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Recent developments in the field of underwater robotics and associated systems for precision underwater operations are discussed here. Research trends in underwater robotics have been toward minimizing the need for a human presence underwater by increasing the autonomy of the Underwater Robot Vehicle (URV). These vehicles are supposed to search and navigate to its work site, stabilise itself in front of the work site and perform a series of pre programmed tasks with accuracy and precision. A variety of mission payloads e.g. a manipulator, welding attachment, cleaning device, camera, crack detection probe etc. are to be carried on board the vehicles. After completing the task, the vehicle should be free to begin another task or to return to the base station. In order to achieve these objectives, it is necessary for the robot vehicle to have precision control systems, drives and dexterous manipulator systems on board. A self contained, intelligent, decision making autonomous underwater vehicle is the goal of current research in Underwater Robotics. Some of the recent developments towards this goal are explained in this paper.

Mans Dependence upon the oceans for food, transportation, natural resources and security resulted in the need to perform many important underwater tasks. Maintenance and repair of ships, fabrication of structures to prevent beach erosion, recovery or salvage or sunken objects and construction, inspection and maintenance of off shore structures and pipe lines are some of the most common underwater tasks performed. Down through the centuries, technology has reduced, step by step, the limitations of underwater operations. The original limitations of underwater operations were basic things of human diving, such as how long could one hold ones breath, how deep could one breadth with a snorkel and how long could one survive on the air contained in a diving bell. Over the years, these challenges have become obsolete with the introduction of newer technologies and equipment to help the divers. However, it was found that the safe support of divers beyond the depth of around 60 meters is highly costly and lack efficiency in operation due to various obvious reasons. This, along with the lack of trained divers to perform complicated tasks in an extremely hostile underwater environment have led to the development of unmanned underwater vehicles to partially replace the human divers.



In recent times there has been a marked growth in the development of Underwater Robotic Vehicles (URV) and associated technologies. This growth has been mainly due to the industrial and non-industrial applications of this technology .Another factor that led to the rapid growth of this area was the enhanced capability of a URV to reach the deeper and harsher areas under sea, where divers cannot reach with ease. The oil and gas industry has special interest in the application of URV technology for the inspection and repair of underwater structures. The URVs are also being used extensively in the maritime industry for ship hull inspection, maintenance and repairing of undersea cable, and to search for underwater objects in turbid water conditions. Underwater Robotic Vehicles refer to all unmanned underwater vehicles from remotely operated vehicles (ROVs) to autonomous underwater vehicles (AUVs). There are more than 120 different types of commercial ROV models and about 60 AUV models. The range of general purpose work-class URV, currently in service, are typically large, teleported, hydraulically actuated systems performing a variety of tasks ranging from weld inspection, crack detection, to welding and cleaning. Fig.1 shows a general scenario of URV in action. These large systems are generally provided with a simple remote control capability and lack the required level of dexterity for frame work. By virtue of their size, these systems are expensive, difficult to deploy and have high power consumption. Research trends in underwater robotics have been toward minimizing the need for a human presence underwater by increasing the autonomy of the vehicle.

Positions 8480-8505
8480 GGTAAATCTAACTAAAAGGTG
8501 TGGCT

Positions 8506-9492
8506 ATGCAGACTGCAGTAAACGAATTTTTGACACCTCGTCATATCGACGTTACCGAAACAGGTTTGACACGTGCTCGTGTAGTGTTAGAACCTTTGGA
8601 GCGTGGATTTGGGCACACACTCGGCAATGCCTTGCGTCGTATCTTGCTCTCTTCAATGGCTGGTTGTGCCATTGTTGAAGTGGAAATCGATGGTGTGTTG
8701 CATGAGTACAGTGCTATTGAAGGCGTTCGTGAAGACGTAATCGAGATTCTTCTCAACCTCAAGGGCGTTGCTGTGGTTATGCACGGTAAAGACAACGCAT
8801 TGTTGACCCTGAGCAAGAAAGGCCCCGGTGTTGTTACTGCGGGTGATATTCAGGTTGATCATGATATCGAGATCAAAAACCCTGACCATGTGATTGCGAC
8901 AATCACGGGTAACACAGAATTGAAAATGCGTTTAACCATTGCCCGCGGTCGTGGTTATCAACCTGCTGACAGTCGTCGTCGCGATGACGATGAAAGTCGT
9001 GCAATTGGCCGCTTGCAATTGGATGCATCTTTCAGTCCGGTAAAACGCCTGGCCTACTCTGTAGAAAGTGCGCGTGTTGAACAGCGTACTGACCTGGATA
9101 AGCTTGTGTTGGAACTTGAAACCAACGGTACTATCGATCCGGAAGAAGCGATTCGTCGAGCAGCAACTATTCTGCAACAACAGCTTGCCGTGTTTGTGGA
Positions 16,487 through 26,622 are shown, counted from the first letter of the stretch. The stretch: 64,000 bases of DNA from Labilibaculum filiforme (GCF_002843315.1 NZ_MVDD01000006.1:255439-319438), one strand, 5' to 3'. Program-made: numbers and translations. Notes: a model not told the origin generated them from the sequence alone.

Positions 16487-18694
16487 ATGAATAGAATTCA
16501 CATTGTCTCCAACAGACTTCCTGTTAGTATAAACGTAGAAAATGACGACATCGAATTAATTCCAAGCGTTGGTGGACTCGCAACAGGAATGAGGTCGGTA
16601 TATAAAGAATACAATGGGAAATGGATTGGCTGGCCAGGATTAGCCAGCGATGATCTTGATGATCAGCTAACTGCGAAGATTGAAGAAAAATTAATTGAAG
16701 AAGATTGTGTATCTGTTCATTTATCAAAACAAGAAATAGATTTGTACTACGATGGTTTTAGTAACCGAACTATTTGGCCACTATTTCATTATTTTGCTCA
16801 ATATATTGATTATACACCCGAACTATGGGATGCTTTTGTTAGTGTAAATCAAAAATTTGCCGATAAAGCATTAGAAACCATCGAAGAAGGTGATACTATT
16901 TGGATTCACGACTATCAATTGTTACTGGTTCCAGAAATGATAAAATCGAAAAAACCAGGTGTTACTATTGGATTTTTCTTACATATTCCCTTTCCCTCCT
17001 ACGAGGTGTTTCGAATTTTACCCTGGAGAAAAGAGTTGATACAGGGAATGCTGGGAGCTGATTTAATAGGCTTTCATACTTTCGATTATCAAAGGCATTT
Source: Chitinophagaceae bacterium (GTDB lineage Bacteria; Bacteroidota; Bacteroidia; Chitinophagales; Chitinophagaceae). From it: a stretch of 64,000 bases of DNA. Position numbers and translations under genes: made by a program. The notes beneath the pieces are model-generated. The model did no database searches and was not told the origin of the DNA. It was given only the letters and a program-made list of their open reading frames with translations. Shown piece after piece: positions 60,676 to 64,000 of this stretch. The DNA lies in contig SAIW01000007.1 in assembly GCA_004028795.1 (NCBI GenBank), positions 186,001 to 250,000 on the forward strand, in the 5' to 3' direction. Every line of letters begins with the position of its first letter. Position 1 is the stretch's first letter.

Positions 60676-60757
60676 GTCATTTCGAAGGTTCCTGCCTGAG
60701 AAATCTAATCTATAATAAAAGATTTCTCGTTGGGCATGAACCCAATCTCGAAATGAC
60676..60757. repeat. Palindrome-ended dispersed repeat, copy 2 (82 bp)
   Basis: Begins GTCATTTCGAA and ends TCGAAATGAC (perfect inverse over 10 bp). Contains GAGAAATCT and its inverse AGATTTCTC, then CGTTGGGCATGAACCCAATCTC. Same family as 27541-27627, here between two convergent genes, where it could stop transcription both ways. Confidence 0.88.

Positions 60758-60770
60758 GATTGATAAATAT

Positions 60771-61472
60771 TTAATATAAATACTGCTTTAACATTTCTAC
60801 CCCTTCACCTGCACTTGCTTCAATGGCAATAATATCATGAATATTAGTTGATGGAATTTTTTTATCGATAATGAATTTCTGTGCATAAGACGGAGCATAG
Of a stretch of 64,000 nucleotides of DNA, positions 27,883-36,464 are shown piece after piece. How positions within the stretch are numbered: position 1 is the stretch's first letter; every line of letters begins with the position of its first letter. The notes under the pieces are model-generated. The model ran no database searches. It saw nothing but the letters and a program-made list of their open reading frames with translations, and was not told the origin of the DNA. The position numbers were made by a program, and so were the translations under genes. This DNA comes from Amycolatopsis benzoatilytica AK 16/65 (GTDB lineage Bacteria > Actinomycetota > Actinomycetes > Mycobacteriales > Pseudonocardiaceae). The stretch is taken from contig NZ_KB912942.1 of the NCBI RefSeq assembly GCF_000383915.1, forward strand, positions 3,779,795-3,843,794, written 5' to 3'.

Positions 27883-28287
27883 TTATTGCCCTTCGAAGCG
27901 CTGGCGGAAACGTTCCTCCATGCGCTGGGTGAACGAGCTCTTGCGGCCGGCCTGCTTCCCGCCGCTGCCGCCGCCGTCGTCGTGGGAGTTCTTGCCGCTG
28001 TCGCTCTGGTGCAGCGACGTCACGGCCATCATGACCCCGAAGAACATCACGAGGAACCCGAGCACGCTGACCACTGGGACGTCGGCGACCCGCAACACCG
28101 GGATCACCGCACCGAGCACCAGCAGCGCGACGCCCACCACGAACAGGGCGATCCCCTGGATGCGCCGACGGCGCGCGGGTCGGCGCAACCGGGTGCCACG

AUTOSITB, REDERMORABE are some of the experimental autonomous vehicles used for sea exploration and surveys. A few AUVs havc perfolmed under challenging environments, yet the performance capabilities are still embryonic. In order to develop a fully autonomous-self contained, intelligent, decision making-underwater vehicle, advances in various areas, including high resolution imaging systems; Artificial Intelligence(AI) and knowledge based computer systems; adaptive and learning control systems; acoustic-laser telemetry systems; highly dexterous manipulator systems etc. are to be realized. Some of the major developments in this direction were in the following areas. 1. Development of accurate dynamic models of vehicle, thrusters, external disturbances and environmental effects. This is necessary to predict the vehicle behavior accurately. 2. Virtual Engineering (VE) enhanced ManMachine Interface for training as well as real time control. 3. Off-line simulation of URV in its task environment, enabling the identification of best approach, tools and tasks viability 4. Dynamically accurate simulator to enable an operator to be trained for specific missions. Unified Operator environment for both the simulator & actual URV. 5. Development of a dexterous manipulator for underwater applications with particular emphasis on vith based tracking systems. 6. Development of underwater technologies like vision based tracking system, ACFMNDT weld inspection, underwater welding, Semi- Automated/Automated ACFM-NDT inspection etc. 7. Enhanced URV controls incorporating de-skilling capabilities like station keeping & feature tracking